Practicing California doctors now have until June 27 to post signs in their offices or—if they don't have an office—to otherwise notify their patients in writing the name of the licensing agency to call with quality of care complaints.
The new regulation is designed to "inform consumers where to go for information or with a complaint about California medical doctors," according to a statement from the Medical Board of California, the disciplinary and licensing agency for the state's 125,000 doctors.
The wall notification must say, in bold, conspicuous type:
"The Medical Board's mandate is public protection, and this new requirement will assist patients by directing them to our Web site and our call center, where they can access very basic yet important information about our public services," says Medical Board President Barbara Yaroslavsky. "And it will take very little effort for physicians to comply."
The regulation has been over a year in the making, and is not popular with the California Medical Association, whose officials characterized the proposed rule as one that could erode the doctor-patient relationship.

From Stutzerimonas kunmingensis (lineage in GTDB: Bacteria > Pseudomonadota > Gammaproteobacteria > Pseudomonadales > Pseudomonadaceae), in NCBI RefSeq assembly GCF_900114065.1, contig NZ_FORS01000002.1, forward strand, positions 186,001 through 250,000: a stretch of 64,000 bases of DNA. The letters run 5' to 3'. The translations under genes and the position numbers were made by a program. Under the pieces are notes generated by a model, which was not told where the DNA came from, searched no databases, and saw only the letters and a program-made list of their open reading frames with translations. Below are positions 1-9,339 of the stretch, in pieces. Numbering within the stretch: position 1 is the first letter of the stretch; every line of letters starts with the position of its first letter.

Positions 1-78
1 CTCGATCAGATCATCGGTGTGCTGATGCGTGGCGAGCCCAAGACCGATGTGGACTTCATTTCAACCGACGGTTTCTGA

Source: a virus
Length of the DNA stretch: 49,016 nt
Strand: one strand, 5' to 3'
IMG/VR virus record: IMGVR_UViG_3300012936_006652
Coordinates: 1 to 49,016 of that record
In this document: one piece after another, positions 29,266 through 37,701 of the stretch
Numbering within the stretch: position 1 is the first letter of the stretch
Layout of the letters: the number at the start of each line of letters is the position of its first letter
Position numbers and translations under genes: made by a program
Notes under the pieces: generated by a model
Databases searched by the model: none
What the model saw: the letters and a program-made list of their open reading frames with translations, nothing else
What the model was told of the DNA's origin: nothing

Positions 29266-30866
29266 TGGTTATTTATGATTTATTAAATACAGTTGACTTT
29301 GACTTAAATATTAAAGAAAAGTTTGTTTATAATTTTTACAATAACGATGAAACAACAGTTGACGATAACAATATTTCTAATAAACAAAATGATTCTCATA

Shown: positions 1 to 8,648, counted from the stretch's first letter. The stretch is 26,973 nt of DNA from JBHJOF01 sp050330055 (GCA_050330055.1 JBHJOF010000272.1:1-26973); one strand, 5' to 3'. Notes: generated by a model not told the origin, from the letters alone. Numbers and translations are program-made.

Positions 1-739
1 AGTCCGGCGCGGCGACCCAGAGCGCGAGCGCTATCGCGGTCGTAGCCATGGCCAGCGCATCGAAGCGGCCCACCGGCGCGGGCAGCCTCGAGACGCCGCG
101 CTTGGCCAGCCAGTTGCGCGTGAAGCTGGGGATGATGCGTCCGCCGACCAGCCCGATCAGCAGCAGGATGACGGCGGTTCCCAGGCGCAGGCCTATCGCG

Any of the state's 125,000 physicians who treat, test, or diagnose patients must comply with the rule.
CMA trustee Ted Mazer, MD, has been an outspoken opponent of the notification rule.
"The effort appears aimed at putting a wedge between patient and physician under the guise of improved consumer education," Mazer says. "Why then only physicians, rather than attorneys and other professionals having to tell new and existing clients in bold print who they should complain to?"
He adds that "if this were an even-handed effort for consumer protection, it would apply across the board, not just to doctors who need their patient's trust rather than suspicion. There are already numerous ways for consumers to find out where to report their concerns about doctors, without starting the relationship with a sign telling them how to report their doctor."
Mazer says "physicians will obviously comply with this poorly conceived regulation, wasting more resources on things that do not improve patient care."